FIG. 1A shows an overview of a system for extending IP Multimedia Subsystem to HTML environments including a WSBC according to an embodiment of the present invention.

FIG. 1B shows aspects of the WSBC of the system for extending IP Multimedia Subsystem to HTML environments of FIG. 1A according to an embodiment of the present invention.

FIG. 2A shows a system for real-time communication signaling according to an embodiment of the present invention.

FIG. 2B shows a server-side signaling engine component of the WSBC according to an embodiment of the invention.

FIG. 2C shows an aspect of the server-side WSBC of FIG. 2B according to an embodiment of the invention.

FIG. 2D shows a client-side RTC signaling controller according to an embodiment of the invention.

DETAILED DESCRIPTION

In the following description, the invention will be illustrated by way of example and not by way of limitation in the figures of the accompanying drawings. References to various embodiments in this disclosure are not necessarily to the same embodiment, and such references mean at least one. While specific implementations are discussed, it is understood that this is provided for illustrative purposes only. A person skilled in the relevant art will recognize that other components and configurations may be used without departing from the scope and spirit of the invention.

Furthermore, in certain instances, numerous specific details will be set forth to provide a thorough description of the invention. However, it will be apparent to those skilled in the art that the invention may be practiced without these specific details. In other instances, well-known features have not been described in as much detail so as not to obscure the invention.

Common reference numerals are used to indicate like elements throughout the drawings and detailed description; therefore, reference numerals used in a figure may or may not be referenced in the detailed description specific to such figure if the element is described elsewhere. The first digit in a three digit reference numeral indicates the series of figures in which the element first appears.

FIG. 1A shows an overview of a system and method for extending IP Multimedia Subsystem to HTML environments while utilizing an integrated web-enabled session border controller (WSBC) at the edge of the IMS architecture network according to an embodiment of the present invention. As shown in FIG. 1A, the system and method comprises a client-side controller 104, an integrated web-enabled session border controller (WSBC) 127 which includes a network-side controller 102, and a communications protocol 106 for communicating between the client-side controller 104 and the network-side controller 102. The client-side controller 104, operating on User equipment 140, provides a client-side JavaScript API to encapsulate the HTTP signaling layer. The network-side controller 102 terminates the Internet domain communications with the client-side, and parses and normalizes the Internet domain communications into an internal protocol 108 suitable for communicating with elements of the IMS Core 120 within legacy telecommunications network systems (for example XMPP, SIP, and the like). WSBC 127 integrates web-capable network-side controller 102 as well as providing session border control and border gateway functionality. The communications protocol 106 provides a communication channel which is compatible with communications over the Internet domain 110. The system and method thereby provides border control and border gateway functionality at the edge of the IMS Core 120 as well as providing a dedicated “signaling” channel for the HTML-capable applications/operating system on the User Equipment 140 to interact with the IMS Core 120 of the telecommunications network.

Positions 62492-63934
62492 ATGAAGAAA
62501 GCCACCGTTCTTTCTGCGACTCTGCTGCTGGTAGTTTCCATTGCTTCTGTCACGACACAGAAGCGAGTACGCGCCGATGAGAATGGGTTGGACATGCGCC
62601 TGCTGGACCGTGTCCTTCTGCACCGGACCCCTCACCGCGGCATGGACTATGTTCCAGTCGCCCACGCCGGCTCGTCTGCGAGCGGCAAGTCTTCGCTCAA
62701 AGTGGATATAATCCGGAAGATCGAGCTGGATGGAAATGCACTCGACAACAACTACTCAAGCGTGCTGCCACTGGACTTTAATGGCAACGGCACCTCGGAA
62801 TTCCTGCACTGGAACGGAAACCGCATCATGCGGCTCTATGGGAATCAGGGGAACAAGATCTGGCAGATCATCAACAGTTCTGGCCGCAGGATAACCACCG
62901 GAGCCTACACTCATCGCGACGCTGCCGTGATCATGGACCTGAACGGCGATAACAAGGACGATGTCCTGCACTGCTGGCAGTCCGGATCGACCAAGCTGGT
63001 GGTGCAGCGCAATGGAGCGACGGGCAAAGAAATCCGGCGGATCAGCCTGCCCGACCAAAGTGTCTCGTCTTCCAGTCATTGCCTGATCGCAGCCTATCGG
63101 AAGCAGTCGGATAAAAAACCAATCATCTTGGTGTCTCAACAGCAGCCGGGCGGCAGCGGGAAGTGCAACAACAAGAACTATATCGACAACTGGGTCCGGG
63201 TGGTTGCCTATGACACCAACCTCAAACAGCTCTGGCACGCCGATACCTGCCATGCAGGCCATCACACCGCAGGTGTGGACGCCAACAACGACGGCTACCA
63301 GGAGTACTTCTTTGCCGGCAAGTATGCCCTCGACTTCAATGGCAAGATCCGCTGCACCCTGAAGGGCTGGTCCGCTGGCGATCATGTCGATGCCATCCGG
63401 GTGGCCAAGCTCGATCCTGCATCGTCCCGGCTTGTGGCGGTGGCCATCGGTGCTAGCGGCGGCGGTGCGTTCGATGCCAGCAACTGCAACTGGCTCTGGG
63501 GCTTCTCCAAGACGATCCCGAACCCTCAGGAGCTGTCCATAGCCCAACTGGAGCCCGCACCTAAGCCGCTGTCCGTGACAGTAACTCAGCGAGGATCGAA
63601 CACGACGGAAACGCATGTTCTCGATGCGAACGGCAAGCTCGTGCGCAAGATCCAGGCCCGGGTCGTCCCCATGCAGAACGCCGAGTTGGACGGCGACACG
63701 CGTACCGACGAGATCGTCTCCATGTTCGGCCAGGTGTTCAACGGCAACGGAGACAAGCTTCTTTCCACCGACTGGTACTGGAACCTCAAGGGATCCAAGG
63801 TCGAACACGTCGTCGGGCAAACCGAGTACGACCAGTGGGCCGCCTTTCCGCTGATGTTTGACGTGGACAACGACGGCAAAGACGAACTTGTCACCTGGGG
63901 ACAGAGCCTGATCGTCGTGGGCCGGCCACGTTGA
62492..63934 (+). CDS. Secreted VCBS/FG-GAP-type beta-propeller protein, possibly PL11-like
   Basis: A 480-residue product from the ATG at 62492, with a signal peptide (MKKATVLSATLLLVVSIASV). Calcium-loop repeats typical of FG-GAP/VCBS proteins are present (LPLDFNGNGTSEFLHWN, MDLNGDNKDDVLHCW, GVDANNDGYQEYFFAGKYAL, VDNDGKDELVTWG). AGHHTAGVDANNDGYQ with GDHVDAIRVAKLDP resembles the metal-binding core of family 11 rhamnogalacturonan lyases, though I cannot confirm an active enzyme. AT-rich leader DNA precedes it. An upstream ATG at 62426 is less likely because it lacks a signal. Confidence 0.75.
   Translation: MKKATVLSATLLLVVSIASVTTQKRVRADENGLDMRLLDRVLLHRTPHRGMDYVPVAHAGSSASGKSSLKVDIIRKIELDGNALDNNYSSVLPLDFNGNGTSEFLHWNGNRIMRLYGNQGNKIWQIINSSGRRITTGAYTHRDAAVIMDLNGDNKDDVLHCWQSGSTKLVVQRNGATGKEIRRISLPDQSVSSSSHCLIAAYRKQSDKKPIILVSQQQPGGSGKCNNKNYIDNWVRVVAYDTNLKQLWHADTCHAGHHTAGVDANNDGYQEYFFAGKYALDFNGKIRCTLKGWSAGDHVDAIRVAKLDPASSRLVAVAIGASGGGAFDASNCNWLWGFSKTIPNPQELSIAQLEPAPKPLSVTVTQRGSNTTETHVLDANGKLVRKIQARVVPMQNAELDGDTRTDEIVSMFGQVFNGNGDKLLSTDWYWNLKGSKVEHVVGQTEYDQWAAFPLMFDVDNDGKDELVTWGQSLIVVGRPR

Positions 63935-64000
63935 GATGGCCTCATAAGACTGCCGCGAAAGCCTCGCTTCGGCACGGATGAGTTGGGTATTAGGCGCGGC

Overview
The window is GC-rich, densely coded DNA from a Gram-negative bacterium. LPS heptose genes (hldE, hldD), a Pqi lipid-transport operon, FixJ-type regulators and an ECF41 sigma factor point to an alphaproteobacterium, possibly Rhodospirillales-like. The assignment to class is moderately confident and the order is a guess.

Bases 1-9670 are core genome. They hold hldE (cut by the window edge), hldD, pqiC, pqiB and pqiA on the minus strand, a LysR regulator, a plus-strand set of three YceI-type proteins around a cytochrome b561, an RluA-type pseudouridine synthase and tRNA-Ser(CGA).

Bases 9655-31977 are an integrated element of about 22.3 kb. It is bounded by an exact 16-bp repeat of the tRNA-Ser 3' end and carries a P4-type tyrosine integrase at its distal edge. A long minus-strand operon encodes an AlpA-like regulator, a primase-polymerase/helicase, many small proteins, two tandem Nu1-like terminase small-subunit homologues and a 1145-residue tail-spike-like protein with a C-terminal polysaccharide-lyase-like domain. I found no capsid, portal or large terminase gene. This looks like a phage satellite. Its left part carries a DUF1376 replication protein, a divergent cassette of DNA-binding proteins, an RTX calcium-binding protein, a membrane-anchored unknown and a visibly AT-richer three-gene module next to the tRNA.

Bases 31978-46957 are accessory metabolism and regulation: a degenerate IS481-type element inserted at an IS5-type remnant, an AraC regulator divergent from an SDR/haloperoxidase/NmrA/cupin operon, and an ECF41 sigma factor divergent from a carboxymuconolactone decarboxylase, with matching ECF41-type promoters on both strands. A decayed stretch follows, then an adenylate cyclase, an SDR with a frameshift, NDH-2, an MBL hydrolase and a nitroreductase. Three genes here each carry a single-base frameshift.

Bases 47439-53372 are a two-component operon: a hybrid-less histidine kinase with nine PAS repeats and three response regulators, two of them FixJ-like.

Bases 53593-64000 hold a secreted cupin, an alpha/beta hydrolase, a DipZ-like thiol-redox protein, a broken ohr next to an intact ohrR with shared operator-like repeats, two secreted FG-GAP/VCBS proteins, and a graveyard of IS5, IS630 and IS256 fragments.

A session border controller (SBC) is a system used in networks to exert control over the signaling and media streams. It is involved in setting up, conducting, and tearing down telephone calls or other interactive media communications. An SBC, by exerting influence of the data streams traversing the border of the network can perform functions including Security (e.g. protecting the network and devices from malicious attacks, fraud, and malformed packets, topology hiding and encryption); Connectivity (e.g. facilitate network communication by NAT traversal, SIP normalization, and VPN connectivity); Quality of Service (QoS policy can be implemented in an SBC including traffic policing, resource allocation, rate limiting, call admission control, measurement of call statistics and quality; regulatory like lawful interception, media trans-coding, P-CSCF functionality, etc. For example, in order to hide the network topology and protect the service provider or enterprise packet network, an SBC can terminate a received call leg, and initiate a second call leg to the destination party. In technical terms, when used within the SIP protocol, this is defined as being a back-to-back user agent (B2BUA). The effect of this behavior is that not only the signaling traffic, but also the media traffic (voice, video) can be controlled by the SBC. SBCs are inserted into the signaling and/or media paths between calling and called parties in a VoIP call, predominantly those using the Session Initiation Protocol (SIP), H.323, and MGCP call-signaling protocols. For example a conventional SBC (not shown) may be associated with P-CSCF 122 of FIG. 1A, which is the entry point for the SIP endpoints.